That’s one reason Clemson has taken such an interest in white-nose syndrome. First discovered near Albany, New York in 2006, the disease spread northward into Canada then down into the Midwest before turning south along the Appalachian Mountain chain.
In 2013, WNS was discovered at Table Rock State Park. Today, it is primarily found in the Upstate of South Carolina, where a mountain tunnel provides Loeb and her team an ideal laboratory to study its effects on bats.
“To give you an idea of what kind of mortality we’ve had, there is a tunnel in the Upstate called Stumphouse Tunnel. In 2014, it was home to 321 tri-colored bats. This year we had 31. So, we’ve had about a 90 percent decline,” said Loeb.
“Similar numbers have occurred over in Georgia by Clayton. They went from about 5,000 bats down to 200. We are seeing huge mortality in some of our species.”
Loeb explained that some species are not being affected. Common species such as the big brown bat, the red bat, the free-tailed bat, the evening bat–those species are still doing relatively well in terms of white-nose syndrome.
“But of course, other things do affect them,” she noted, “like loss of habitat. It’s a big problem for our tree-roosting bats when we lose forests.”
Loeb said climate change may enhance the numbers of some species and negatively impact others. For example, the free-tail bat has been moving farther north.
“When I came to Clemson, there were very few free-tail bats. Now, there are tens of thousands of them living in places like Death Valley and a number of other areas on campus and throughout the Upstate. “This is a species that likes to live in human dwellings, like schools and churches. They seem to be doing well and seem to be moving north due to a warming climate, but we’re not really sure why. Other species may be moving north as well, resulting in fewer of that species here in South Carolina.”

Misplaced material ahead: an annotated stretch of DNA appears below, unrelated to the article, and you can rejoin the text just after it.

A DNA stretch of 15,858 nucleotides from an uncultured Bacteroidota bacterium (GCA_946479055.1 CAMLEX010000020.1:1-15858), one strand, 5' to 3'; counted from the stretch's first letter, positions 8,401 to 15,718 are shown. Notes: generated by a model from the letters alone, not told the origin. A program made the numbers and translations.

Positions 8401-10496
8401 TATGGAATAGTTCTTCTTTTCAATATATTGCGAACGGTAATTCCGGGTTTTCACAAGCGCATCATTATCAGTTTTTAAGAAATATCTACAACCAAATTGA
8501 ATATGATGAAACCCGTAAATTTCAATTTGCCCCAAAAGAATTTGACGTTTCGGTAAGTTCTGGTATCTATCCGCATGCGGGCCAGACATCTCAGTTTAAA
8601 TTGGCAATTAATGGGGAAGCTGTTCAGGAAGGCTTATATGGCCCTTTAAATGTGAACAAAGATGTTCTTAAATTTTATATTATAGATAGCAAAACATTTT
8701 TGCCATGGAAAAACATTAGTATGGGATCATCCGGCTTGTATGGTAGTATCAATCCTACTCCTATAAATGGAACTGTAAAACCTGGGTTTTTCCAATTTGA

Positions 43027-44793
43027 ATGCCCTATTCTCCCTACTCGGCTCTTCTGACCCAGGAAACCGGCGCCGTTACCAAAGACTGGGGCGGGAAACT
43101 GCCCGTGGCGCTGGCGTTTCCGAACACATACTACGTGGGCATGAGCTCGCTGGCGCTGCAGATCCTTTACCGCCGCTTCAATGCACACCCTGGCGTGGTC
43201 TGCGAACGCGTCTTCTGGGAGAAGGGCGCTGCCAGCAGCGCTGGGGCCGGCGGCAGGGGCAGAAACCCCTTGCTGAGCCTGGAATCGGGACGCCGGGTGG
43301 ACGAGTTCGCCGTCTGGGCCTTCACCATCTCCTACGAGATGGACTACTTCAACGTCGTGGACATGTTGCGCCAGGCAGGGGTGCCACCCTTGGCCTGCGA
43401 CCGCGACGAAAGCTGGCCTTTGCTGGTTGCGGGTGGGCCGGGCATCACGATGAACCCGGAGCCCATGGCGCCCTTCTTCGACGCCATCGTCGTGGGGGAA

Loeb went on to say that trees are affected as much as other agricultural products by white-nose syndrome.
“Bats eat a number of insects that affect both pines and hardwoods. Also, in terms of recycling nutrients, their feces are high in nitrogen and phosphorus, so they distribute those nutrients throughout the forests.”
Build Your Own Bat Hotel
There are several ways you can help protect bat populations, even in your own back yard. While most of us can’t cure white-nose syndrome, stop habitat loss or slow climate change, we can protect caves and roosts that harbor them. Even dead trees are favorite hangouts.
Another way we can help is by installing bat houses. You can purchase a pre-built bat house online for $15 to $50. Bat Conservation International provides guidelines for a proper bat house on their website, batcon.org. They also offer a list of manufactured houses that meet their specifications.
If you’re the DIY type, there are a number of blueprints and how-to YouTube videos to assist you. You can find an instructional video on batcon.org that takes you through the process. Just as important as its structure is its location.
So, next time you see a bat, tip your hat. Despite their spooky reputation around Halloween, there’s absolutely nothing to fear. That is, unless you happen to be a flying insect.